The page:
Method 2 has certain advantages over Method 1.

Threats to thwart the desires of others depend (a) on having enough power to carry out the threat, and (b) on the ability to acquire enough information to direct the threat effectively. Method 1 is not effective against those who are too powerful to be punished, or on those who have an opportunity to perform A without getting caught.

However, Method 2 works even on those in power, and even on those who can act without getting caught.

If I am an extremely powerful individual, then I am going to put that power to work fulfilling the most and strongest of my desires. If those desires include an aversion to causing others pain, then that is one of the desires that I am going to use my power to fulfill. My power would be no threat to you.

If I have a strong aversion to causing your pain then it does not matter whether I can cause you pain in secret – and get away with it. People do not do things that they have reasons-for-action not to do even in secret. Nobody has to worry about the person sneaking food that he hates when nobody is watching him, or of doing great harm to somebody that he loves when he can get away with it. He does not want to do these things, so he will not do them, even in secret.

So, I have desires that would motivate me to perform action A.

You respond that I should not do A.

I ask, "Why?"

You say, "Because it is wrong."

I say, "So?"

Assuming that I have no aversion to doing what is wrong, you are stuck. The claim that something is wrong is not necessarily a reason for me not do it.

However, the claim, "Because it is wrong," is a flag to everybody that people generally have many and strong “reasons for action that exist” to bring Method 1 and Method 2 to bear against those who have desires that would motivate them to perform Action A. It is not a reason for action for me not to do A, but it claims that there are reasons for action for people generally to act in ways to give me a reason not to do A.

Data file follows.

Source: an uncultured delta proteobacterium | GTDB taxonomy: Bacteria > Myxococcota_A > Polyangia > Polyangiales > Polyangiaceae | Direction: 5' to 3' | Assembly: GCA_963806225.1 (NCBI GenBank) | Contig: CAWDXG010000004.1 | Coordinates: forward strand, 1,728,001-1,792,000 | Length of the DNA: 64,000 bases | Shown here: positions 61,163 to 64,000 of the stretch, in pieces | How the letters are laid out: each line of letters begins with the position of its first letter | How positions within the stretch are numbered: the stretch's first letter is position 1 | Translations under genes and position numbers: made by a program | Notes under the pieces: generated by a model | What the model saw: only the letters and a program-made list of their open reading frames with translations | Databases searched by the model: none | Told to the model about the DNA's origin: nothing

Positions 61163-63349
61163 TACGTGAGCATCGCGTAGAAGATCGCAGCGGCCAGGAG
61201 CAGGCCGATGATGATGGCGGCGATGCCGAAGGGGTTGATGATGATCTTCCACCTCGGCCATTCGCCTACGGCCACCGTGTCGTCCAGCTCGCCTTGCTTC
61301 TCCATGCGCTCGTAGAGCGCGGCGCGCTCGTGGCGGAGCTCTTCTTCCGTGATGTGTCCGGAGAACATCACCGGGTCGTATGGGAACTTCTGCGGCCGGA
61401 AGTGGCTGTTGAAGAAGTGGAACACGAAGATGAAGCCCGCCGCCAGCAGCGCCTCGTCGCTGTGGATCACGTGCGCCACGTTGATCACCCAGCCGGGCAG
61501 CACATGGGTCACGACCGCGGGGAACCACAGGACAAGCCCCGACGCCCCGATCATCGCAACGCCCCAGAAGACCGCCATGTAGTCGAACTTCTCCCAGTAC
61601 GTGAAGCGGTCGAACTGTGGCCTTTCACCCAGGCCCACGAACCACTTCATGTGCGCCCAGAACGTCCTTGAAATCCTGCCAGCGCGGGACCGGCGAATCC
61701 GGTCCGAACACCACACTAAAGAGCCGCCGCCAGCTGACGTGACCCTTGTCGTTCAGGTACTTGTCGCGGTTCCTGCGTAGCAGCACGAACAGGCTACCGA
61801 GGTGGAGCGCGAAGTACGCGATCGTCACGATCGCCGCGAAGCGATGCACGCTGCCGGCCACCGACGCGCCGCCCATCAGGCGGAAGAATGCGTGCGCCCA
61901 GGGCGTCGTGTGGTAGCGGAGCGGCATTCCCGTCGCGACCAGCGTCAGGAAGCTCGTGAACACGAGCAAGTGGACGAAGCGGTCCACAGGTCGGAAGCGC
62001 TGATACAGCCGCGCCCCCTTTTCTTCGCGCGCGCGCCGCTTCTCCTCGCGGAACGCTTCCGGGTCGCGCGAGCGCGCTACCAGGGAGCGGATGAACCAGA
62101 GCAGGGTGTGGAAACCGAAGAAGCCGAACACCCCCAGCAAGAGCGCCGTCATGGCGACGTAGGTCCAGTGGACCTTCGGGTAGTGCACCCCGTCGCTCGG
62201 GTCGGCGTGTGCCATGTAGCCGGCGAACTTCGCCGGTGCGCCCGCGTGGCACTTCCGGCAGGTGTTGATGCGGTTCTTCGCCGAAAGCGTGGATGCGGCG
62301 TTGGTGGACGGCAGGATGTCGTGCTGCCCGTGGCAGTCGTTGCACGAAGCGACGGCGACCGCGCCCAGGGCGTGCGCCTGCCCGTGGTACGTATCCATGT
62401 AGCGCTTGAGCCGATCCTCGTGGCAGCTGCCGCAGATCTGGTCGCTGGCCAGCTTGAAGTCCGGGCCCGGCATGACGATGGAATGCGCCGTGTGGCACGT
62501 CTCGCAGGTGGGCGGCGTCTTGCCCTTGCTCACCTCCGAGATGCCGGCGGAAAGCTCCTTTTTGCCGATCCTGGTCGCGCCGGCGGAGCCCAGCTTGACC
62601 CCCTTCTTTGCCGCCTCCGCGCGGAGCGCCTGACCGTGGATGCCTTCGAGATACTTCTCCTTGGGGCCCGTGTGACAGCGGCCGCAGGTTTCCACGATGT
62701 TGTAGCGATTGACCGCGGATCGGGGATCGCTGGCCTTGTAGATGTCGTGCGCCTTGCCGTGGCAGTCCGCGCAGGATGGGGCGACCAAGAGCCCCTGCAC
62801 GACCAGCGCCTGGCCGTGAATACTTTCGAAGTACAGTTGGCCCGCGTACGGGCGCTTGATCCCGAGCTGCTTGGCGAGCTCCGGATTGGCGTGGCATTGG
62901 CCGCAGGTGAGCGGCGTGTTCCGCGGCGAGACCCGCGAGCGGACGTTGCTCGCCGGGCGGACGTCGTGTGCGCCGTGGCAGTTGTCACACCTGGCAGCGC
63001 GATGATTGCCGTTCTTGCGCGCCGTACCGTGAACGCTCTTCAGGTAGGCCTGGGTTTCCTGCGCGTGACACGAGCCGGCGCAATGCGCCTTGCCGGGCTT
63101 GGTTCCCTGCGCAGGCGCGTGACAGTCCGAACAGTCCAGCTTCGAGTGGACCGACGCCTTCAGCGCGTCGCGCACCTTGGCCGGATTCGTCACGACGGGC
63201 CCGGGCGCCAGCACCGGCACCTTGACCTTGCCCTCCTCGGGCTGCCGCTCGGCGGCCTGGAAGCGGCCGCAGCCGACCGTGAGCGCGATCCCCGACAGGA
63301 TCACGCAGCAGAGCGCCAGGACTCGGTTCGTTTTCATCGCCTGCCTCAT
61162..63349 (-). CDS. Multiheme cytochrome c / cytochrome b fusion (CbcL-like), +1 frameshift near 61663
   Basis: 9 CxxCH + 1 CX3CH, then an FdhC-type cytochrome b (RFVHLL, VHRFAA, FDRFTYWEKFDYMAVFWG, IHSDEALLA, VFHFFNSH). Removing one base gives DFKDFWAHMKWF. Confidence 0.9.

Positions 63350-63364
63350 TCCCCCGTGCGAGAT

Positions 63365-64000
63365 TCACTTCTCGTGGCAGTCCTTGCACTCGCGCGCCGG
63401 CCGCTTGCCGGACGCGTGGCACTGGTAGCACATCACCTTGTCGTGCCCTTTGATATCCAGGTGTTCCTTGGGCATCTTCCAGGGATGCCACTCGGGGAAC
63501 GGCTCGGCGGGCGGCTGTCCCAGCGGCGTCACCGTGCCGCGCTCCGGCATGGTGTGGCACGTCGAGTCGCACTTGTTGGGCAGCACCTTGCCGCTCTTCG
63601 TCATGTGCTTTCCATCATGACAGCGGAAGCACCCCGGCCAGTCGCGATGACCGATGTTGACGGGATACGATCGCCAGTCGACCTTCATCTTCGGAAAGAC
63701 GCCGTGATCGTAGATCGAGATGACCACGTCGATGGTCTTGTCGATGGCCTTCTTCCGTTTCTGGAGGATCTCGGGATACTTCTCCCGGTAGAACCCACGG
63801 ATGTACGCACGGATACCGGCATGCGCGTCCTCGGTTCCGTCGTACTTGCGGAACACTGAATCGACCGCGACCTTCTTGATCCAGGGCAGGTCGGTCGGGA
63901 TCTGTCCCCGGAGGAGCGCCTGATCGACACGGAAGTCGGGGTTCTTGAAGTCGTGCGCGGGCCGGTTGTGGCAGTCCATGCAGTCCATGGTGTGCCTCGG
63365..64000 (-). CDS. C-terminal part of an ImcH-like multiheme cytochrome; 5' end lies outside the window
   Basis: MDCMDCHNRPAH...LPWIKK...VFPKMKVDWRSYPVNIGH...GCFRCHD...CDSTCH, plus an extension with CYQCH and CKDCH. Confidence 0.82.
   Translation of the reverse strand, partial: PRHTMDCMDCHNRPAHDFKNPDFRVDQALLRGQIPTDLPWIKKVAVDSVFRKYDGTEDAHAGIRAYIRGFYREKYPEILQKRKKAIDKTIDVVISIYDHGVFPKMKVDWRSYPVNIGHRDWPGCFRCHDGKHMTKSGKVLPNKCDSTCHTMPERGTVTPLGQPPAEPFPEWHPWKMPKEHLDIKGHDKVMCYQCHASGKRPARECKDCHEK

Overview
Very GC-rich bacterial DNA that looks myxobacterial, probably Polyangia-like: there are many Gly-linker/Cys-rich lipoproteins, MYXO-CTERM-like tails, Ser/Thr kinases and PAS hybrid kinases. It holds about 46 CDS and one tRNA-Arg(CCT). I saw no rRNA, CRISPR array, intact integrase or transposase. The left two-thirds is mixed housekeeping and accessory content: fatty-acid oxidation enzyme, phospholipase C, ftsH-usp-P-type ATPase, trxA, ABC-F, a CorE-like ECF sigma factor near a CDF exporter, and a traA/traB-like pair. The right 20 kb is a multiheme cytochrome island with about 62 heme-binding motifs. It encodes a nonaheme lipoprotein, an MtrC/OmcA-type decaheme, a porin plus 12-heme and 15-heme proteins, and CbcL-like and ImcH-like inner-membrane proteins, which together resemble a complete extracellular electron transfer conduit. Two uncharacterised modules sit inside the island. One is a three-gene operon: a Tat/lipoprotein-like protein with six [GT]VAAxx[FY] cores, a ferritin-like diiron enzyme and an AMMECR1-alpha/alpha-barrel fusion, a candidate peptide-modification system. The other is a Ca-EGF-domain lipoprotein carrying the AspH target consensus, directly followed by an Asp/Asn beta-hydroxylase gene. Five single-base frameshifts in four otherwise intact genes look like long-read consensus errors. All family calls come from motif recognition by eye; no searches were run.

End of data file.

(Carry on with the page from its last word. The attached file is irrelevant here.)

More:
There is one more point that I would like to make. Even if I have no aversion to causing people pain, I have “reasons for action” to promote an overall aversion to causing pain. Even if I have no aversion to taking the property of others without their consent, I have "reasons for action" for promoting an overall aversion to taking property without consent. And even if I have no aversion to wantonly killing others, I have "reasons for action" to promote an overall aversion to killing others.

Which means if a person answers, "So?" to the statement, "X is wrong," one possible response is, "How would you like to live in a world where people freely go about causing everybody pain?" Or, "What if everybody did that?"

So, I might not have an aversion to causing others pain, and I might not have an aversion to doing that which is wrong. However, I cannot simply say, "So?" to the statement "X is wrong," because this typically means that even I have many and strong reasons to promote an aversion to people doing X.


Luke said...

In your post about description and prescription, you said that anyone defending objective moral realism must defend moral claims as both descriptive and prescriptive.